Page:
Wednesday, June 15, 2011
Cutting for Stone by Abraham Verghese
Author: Abraham Verghese
Recommended To: Everyone who thinks a book is great even with a mediocre ending.
Cutting for Stone was out of this world incredible until I got to about the last 50 pages or so. The book is about twins who are born to a nun who dies in child birth and who are fathered by a very accomplished surgeon.
The twins are born in Ethiopia and are adopted by the resident gynecologist at the hospital where the twins are born. To be honest, I wasn't sure in the first 100 pages or so where the story was going and the book seemed to take a very long time for the actual story to start. The first 100 pages are consumed with the birth of the twins, and Verghese spends a lot of time on the background of each and every character. It gets tedious.
The middle of the book is by far the best. The book is full of amazing imagery - and beautifully crafted language. Unlike the Sweet Valley Confidential book, I never had to re-read a sentence to figure out what was going on. The book just flowed. The chapter breaks didn't even feel like breaks because of how well crafted the story and sentence structure was. I appreciate books like this.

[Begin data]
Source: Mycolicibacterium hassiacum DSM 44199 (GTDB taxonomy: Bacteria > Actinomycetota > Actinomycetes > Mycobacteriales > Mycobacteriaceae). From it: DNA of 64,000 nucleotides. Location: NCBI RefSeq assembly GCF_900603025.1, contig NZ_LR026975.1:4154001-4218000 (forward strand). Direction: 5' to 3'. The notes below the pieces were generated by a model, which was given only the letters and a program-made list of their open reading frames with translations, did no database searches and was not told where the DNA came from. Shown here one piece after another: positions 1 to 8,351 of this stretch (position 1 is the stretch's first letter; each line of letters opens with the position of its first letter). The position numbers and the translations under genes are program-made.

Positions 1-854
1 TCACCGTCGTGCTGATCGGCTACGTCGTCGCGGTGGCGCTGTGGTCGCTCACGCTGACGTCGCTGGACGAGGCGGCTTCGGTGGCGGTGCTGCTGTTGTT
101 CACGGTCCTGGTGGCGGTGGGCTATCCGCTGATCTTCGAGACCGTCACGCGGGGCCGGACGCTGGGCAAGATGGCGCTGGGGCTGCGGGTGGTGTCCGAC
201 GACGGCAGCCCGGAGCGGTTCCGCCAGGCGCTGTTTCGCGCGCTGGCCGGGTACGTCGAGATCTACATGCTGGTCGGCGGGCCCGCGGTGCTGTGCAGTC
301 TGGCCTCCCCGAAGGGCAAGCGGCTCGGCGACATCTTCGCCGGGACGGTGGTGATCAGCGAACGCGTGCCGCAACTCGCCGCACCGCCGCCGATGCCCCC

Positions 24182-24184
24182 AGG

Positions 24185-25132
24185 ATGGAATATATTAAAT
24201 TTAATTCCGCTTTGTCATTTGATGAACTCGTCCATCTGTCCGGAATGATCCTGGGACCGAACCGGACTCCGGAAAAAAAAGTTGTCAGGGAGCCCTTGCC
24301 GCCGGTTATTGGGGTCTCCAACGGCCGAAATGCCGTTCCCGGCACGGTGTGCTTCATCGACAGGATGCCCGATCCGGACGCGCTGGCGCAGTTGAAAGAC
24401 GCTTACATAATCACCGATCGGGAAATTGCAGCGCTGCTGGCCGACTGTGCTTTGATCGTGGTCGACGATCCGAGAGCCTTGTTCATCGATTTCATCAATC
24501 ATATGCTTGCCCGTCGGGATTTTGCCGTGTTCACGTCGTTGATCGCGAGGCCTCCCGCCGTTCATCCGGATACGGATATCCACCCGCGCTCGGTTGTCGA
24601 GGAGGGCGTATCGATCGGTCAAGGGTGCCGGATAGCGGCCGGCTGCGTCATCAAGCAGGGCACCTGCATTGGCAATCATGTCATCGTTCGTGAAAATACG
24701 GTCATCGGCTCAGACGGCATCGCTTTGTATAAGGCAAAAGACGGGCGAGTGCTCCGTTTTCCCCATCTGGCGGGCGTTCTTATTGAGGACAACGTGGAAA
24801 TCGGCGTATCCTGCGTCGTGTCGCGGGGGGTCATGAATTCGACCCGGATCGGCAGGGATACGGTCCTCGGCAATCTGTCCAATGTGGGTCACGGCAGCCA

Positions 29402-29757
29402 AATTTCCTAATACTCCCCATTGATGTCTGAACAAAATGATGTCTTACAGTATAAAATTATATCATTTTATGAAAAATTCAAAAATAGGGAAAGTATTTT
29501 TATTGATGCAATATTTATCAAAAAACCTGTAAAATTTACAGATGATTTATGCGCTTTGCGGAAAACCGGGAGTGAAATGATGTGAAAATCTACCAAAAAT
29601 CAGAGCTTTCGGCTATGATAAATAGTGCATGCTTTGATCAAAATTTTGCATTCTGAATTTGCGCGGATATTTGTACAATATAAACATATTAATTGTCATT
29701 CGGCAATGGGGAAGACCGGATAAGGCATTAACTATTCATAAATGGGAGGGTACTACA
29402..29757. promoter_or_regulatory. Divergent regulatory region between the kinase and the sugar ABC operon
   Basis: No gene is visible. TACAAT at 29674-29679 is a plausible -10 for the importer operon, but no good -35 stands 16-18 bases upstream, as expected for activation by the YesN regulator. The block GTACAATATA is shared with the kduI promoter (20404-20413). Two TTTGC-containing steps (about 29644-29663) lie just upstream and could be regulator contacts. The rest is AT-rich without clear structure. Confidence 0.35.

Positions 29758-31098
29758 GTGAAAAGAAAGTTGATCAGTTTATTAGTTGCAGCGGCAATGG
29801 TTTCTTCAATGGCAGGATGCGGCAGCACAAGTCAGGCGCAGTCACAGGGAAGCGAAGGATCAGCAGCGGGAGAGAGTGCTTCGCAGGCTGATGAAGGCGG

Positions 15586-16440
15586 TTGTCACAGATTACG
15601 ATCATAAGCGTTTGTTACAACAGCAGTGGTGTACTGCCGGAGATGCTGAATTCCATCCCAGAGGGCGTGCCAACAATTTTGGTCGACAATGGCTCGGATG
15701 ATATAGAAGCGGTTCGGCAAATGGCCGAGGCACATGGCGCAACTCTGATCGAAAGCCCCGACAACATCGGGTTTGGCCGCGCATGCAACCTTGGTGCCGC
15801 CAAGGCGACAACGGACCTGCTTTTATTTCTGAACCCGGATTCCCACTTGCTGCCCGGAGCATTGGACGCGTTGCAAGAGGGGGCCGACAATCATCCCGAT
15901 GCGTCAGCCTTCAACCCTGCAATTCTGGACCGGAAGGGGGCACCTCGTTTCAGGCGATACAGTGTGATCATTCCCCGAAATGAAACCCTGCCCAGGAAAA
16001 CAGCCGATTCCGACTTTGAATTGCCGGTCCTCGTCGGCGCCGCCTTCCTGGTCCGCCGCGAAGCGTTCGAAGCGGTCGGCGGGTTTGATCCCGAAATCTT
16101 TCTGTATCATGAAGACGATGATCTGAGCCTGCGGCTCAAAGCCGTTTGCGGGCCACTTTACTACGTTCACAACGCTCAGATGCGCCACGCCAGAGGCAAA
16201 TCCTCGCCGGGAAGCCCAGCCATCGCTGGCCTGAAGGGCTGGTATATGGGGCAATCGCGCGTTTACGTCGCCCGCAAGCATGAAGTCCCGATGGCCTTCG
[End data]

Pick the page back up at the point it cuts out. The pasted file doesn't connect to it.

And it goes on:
The end of the book was much too quick for the amount of time spent leading up to the end. I won't give anything away, but the end is a bit shocking - and in my opinion, the book was wrapped up too quickly. It turns out that the story is about Marion's (one of the twins) entire life. It was a lot to fit into 660 pages. And seriously, 660 is a LONG book.
I mostly gave this book a B because of the beginning and the end. This is a must read for someone looking for beautifully crafted story. The book is long, but it doesn't feel long. You will like this book if you pick it up, I nearly guarantee it.